Research: RSV infection can be deadlier than flu in adults
At A Glance
- The seriousness and frequency of RSV disease in adults is under-recognized by physicians.
- Although they may present as similar, new research shows that respiratory syncytial virus (RSV) may be more dangerous than influenza.
In many ways, the initial symptoms of influenza and respiratory syncytial virus are indistinguishable. But, research published in Clinical Infectious Diseases last month showed that RSV infection may be even more dangerous than the flu in older adults.
The Kaiser Permanente Southern California study of hospitalized adults revealed that RSV infection, a highly contagious respiratory virus common in children, was associated with longer hospitalization, greater odds of pneumonia and ICU admission, and greater risk of death in the year following the hospitalization, as compared with influenza infection in older adults.
RSV can have long term health complications
“The flu can be deadly, but if you survive you are less likely to have long-term negative outcomes than if you survive RSV infection,” said Bradley Ackerson, MD, a physician at Kaiser Permanente’s South Bay Medical Center in Harbor City. “In the short term, RSV is more likely than flu to be associated with the worsening of conditions like chronic obstructive pulmonary disease. Over the long term, RSV can be more deadly than flu.”
Yet physicians who treat adults often don’t recognize the difference, researchers say. RSV looks like the flu, and there aren’t yet any specific medications to treat RSV, said Hung Fu Tseng, PhD, MPH, a co-author on the study and a researcher with the Kaiser Permanente Southern California Department of Research & Evaluation.
The lack of specific treatment makes prevention even more important. To this end, vaccines are now being developed
The seriousness of RSV has been under recognized
“The seriousness and frequency of RSV disease in adults is under-recognized by those who treat adults,” Dr. Tseng said. “This is understandable since tests in the past detected flu only, so adult providers would not be aware of RSV disease. But newer respiratory testing allows identification of multiple respiratory pathogens, including RSV, as a cause of flu-like illness.”
During the study that covered 5 consecutive winters, 645 adults ages 60 years and older hospitalized with RSV, and 1878 adults hospitalized with influenza at Kaiser Permanente Southern California hospitals were included in the study.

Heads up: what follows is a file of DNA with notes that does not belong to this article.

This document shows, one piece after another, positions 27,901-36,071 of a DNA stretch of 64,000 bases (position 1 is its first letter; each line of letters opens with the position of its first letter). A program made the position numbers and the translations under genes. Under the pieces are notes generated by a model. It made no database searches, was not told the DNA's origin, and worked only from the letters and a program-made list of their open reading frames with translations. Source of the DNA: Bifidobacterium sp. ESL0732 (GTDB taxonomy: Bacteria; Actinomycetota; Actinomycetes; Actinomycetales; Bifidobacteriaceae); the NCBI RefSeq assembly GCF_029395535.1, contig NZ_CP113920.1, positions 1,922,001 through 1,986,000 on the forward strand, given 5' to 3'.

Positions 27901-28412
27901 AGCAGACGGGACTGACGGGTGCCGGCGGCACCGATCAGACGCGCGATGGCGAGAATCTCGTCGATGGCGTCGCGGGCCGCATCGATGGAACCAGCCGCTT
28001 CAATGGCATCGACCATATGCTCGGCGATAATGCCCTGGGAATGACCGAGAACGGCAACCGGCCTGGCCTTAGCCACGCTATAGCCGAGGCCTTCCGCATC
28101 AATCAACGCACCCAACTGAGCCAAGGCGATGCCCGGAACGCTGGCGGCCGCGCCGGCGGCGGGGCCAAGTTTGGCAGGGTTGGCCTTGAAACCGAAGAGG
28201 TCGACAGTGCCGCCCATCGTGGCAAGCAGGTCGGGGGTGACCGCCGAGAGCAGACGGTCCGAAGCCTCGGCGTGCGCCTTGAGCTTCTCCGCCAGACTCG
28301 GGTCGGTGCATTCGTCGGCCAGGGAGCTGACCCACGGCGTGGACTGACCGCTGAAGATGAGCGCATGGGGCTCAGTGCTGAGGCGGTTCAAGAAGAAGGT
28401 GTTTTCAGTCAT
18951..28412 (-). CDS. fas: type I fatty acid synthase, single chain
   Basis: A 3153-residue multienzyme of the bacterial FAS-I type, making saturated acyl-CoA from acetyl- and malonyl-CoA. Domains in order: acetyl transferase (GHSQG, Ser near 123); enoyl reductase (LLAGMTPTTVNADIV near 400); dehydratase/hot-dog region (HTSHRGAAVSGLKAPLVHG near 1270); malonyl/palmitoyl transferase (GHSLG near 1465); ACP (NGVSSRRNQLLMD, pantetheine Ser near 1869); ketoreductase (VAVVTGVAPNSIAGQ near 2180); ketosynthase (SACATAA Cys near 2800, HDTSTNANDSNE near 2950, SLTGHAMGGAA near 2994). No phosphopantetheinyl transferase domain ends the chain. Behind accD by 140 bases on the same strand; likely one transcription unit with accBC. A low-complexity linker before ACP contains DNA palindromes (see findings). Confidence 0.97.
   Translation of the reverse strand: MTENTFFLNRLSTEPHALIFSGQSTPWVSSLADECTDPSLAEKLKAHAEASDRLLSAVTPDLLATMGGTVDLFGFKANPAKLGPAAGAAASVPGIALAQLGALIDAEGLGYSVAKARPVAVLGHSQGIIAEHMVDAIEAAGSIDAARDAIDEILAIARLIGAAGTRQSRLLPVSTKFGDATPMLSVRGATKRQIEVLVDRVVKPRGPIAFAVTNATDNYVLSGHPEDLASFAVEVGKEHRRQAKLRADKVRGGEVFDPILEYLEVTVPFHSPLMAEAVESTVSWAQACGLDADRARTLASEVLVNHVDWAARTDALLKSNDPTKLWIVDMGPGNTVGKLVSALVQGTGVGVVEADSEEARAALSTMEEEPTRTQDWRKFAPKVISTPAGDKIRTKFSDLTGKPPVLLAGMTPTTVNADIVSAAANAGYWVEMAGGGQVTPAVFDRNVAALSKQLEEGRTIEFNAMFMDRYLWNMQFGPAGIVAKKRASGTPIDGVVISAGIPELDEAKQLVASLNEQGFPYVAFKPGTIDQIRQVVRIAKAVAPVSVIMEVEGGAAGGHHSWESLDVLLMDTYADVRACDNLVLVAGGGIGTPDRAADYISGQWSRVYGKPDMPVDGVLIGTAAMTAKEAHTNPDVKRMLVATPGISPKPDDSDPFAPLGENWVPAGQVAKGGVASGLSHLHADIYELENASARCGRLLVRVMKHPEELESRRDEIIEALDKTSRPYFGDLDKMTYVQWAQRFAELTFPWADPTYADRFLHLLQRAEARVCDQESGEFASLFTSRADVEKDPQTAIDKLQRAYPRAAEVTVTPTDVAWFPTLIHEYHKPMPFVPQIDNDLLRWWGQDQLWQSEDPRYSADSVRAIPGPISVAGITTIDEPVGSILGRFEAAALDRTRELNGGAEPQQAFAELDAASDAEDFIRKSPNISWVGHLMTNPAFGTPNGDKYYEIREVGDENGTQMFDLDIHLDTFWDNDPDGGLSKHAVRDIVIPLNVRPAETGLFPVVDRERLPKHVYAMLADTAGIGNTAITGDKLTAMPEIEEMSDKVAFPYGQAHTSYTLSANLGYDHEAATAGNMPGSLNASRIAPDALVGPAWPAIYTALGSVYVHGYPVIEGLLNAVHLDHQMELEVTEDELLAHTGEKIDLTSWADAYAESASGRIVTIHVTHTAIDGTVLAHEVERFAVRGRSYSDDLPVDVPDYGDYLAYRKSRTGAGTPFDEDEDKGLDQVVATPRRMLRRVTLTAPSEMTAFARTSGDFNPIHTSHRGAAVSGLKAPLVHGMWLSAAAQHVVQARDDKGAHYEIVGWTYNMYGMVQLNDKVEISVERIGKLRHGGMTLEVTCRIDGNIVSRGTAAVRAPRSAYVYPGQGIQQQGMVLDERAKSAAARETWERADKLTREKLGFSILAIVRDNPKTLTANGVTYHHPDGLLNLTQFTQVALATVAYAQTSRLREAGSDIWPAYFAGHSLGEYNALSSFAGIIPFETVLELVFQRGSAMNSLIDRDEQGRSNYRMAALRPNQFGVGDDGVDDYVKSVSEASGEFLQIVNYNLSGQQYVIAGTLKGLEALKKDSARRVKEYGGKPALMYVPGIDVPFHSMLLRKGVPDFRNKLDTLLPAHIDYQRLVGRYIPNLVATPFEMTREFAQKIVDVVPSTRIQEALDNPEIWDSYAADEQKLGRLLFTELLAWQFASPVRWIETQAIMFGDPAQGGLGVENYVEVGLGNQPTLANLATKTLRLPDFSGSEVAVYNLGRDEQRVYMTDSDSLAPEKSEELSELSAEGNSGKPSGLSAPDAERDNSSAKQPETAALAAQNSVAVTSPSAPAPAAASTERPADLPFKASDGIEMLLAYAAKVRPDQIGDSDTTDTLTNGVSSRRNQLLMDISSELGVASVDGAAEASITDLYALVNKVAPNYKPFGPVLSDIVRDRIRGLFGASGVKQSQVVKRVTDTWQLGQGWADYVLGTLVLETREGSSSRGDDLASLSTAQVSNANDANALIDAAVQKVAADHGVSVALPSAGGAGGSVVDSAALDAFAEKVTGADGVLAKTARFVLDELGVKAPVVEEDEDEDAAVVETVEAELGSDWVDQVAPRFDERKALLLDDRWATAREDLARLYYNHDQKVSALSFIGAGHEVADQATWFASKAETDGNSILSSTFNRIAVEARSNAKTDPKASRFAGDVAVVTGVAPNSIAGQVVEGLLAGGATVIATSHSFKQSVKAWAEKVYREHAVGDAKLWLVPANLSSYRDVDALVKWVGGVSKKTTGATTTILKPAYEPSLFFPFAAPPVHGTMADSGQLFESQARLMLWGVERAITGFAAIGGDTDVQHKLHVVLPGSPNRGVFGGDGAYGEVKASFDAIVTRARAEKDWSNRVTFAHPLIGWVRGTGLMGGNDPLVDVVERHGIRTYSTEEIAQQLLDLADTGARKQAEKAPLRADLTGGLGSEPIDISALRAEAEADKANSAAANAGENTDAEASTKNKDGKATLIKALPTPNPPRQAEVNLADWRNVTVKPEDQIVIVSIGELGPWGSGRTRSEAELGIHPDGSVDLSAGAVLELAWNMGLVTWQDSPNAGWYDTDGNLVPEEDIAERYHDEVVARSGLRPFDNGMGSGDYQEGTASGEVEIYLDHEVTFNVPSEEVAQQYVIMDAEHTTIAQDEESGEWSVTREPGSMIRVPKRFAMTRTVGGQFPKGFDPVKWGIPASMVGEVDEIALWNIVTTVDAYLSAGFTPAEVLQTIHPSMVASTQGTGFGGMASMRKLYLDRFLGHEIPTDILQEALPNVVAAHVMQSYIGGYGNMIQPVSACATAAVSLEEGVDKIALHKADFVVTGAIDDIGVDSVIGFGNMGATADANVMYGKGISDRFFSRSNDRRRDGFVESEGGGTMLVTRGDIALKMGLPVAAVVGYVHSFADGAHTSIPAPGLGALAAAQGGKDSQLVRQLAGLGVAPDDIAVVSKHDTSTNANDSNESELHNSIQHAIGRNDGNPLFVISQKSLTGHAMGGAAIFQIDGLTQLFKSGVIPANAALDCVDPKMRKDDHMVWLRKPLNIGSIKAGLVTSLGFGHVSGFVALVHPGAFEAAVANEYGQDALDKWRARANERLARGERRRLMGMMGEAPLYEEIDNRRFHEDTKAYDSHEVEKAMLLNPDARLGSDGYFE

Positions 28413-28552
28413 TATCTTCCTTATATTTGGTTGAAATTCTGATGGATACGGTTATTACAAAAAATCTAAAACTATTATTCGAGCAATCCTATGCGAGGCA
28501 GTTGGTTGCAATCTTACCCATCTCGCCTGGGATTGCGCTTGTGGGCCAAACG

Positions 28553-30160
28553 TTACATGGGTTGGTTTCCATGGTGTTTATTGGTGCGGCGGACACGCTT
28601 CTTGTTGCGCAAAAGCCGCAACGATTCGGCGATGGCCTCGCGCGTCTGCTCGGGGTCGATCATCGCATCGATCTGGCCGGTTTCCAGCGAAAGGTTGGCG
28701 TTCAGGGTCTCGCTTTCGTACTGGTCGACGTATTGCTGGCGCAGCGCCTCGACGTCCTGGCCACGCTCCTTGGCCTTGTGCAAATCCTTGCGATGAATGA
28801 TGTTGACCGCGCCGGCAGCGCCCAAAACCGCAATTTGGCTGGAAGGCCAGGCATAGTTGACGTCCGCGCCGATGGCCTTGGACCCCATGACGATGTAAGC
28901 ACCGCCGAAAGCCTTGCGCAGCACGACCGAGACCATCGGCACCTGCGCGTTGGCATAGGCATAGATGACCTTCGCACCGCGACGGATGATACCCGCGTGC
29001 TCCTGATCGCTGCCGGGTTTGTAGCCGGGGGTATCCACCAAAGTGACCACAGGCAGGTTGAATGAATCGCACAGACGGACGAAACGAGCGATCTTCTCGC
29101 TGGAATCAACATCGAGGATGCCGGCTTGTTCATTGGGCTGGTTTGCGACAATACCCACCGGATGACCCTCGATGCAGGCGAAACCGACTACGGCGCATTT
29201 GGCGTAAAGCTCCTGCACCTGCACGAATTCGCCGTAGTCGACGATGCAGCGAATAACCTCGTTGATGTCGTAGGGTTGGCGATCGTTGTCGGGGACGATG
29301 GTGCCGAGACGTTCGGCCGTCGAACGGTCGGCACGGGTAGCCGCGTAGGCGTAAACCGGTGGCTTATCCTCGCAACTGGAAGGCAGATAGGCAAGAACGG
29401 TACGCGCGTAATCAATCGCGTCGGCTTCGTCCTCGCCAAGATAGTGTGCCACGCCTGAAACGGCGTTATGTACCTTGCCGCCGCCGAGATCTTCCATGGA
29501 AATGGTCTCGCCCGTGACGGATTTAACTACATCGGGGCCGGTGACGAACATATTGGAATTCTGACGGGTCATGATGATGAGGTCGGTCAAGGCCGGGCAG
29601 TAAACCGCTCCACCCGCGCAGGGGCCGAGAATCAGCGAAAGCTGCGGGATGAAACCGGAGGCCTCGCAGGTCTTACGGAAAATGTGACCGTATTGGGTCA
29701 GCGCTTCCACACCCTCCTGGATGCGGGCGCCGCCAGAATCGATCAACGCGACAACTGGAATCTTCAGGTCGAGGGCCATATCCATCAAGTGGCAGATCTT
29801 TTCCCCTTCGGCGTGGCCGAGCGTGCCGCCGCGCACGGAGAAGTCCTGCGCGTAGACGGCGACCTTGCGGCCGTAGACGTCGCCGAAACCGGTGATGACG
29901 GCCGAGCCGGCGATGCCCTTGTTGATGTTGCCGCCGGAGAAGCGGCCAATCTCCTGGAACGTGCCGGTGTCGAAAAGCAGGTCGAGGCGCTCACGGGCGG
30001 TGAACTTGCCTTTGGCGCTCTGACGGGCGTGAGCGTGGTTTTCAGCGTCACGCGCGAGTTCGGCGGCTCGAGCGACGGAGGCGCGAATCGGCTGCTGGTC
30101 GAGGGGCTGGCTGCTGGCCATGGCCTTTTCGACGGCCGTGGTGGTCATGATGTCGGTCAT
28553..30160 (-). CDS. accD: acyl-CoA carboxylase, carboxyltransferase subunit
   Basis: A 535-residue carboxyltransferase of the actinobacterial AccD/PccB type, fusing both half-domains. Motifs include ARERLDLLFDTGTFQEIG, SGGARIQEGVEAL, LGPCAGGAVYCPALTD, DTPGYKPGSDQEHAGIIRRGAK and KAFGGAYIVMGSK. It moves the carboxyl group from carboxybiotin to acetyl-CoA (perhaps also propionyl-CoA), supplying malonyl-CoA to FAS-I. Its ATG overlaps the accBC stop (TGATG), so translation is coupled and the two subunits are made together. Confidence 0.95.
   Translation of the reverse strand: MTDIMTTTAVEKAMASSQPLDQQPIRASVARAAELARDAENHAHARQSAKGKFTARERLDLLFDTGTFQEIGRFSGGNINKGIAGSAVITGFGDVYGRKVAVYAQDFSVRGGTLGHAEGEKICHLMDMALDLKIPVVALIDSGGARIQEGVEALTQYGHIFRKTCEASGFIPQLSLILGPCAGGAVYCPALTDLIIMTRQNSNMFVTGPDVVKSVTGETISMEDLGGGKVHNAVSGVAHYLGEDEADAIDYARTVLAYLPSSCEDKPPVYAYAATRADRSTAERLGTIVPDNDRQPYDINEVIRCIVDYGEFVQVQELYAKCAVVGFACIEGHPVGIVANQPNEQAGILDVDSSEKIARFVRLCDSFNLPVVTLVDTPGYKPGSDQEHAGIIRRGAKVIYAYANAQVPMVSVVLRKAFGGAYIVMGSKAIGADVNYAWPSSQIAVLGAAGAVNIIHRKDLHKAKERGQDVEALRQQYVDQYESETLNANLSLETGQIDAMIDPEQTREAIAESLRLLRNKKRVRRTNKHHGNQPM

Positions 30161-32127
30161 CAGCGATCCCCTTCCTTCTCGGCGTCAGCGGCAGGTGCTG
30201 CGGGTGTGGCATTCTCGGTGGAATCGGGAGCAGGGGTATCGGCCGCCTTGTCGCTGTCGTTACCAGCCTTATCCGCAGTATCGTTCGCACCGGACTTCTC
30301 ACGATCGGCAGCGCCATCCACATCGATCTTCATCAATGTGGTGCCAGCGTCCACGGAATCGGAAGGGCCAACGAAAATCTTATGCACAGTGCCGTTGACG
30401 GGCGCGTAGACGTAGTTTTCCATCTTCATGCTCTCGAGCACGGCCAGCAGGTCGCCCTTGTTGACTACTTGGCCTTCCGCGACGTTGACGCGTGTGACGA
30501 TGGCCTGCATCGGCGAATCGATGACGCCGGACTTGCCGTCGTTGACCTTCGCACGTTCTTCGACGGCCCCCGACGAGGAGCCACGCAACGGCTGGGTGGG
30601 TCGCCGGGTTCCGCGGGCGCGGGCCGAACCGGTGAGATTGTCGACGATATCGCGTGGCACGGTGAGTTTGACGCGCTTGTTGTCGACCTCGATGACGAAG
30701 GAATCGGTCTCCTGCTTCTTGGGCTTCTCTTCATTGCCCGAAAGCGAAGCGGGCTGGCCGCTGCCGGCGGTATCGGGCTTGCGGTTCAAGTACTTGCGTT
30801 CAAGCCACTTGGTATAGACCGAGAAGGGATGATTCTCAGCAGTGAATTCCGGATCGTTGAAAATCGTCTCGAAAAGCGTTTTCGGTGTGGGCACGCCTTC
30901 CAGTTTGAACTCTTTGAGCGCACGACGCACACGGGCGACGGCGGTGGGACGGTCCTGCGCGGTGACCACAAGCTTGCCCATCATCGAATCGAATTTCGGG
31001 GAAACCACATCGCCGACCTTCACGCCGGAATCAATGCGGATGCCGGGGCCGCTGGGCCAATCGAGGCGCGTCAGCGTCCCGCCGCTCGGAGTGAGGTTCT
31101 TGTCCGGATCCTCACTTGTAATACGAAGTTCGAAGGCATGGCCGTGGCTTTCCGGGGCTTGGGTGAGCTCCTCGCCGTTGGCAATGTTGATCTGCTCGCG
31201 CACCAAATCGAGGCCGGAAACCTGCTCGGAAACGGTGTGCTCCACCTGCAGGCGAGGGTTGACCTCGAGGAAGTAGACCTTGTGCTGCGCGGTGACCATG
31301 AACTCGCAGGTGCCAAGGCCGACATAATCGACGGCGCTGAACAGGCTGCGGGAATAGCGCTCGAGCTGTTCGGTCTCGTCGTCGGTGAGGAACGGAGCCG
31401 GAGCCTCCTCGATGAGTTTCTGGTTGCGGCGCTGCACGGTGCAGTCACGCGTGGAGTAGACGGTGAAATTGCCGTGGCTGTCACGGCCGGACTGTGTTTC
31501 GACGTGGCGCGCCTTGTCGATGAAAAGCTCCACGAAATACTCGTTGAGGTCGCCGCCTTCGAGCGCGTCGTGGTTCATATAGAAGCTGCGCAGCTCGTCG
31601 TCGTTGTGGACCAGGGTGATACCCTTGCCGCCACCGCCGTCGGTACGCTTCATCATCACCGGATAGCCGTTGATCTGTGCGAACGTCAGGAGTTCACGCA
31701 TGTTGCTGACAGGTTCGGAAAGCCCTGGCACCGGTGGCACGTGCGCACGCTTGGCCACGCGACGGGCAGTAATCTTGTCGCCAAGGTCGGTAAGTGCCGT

Patients with RSV have higher risk of pneumonia than those with flu
Researchers found that members hospitalized with RSV compared to flu had:
- Greater chance of longer hospital stays
- Higher risk of pneumonia
- Higher chance of ICU admission
- Greater likelihood of requiring home health service after discharge
- Greater risk of death within one year of hospitalization
Angela Branche, MD, an assistant professor of medicine in the Division of Infectious Diseases at the University of Rochester in New York wrote an editorial that accompanied the Kaiser Permanente research in the journal. She suggests that knowing that an elderly patient has RSV early in their hospital stay might allow clinicians to begin early interventions such as chest physiotherapy, bronchodilators, and anti-inflammatory treatments as well as physical therapy to get the patient moving and prevent deconditioning.
Making an RSV diagnosis should be important to physicians
“Or perhaps a diagnosis of RSV infection and understanding of its potential functional decline in older adults can be used to better counsel patients and their families about overall prognosis and the need for post-hospitalization rehabilitation services,” she writes. “For those reasons, making a diagnosis of RSV should be very important to all clinicians.”
Dr. Ackerson added that treating RSV patients with the medications used for flu such as Tamiflu may increase the risk of side effects from the medication without providing clinical benefit.
Soon, RSV could become preventable and treatable
“The importance of recognizing and detecting RSV infection will become even more important in the future if RSV becomes a preventable and treatable condition,” Dr. Ackerson said. “But first, we need to know that it is RSV.”
Authors on the study also included Lina S. Sy, MPH; Zendi Solano, BS; Jeff Slezak, MS; Yi Luo, PhD, MS; and Christine A. Fischetti, MPH, of the Department of Research & Evaluation; and Vivek Shinde, MD, MPH, of Novavax, Gaithersburg, MD.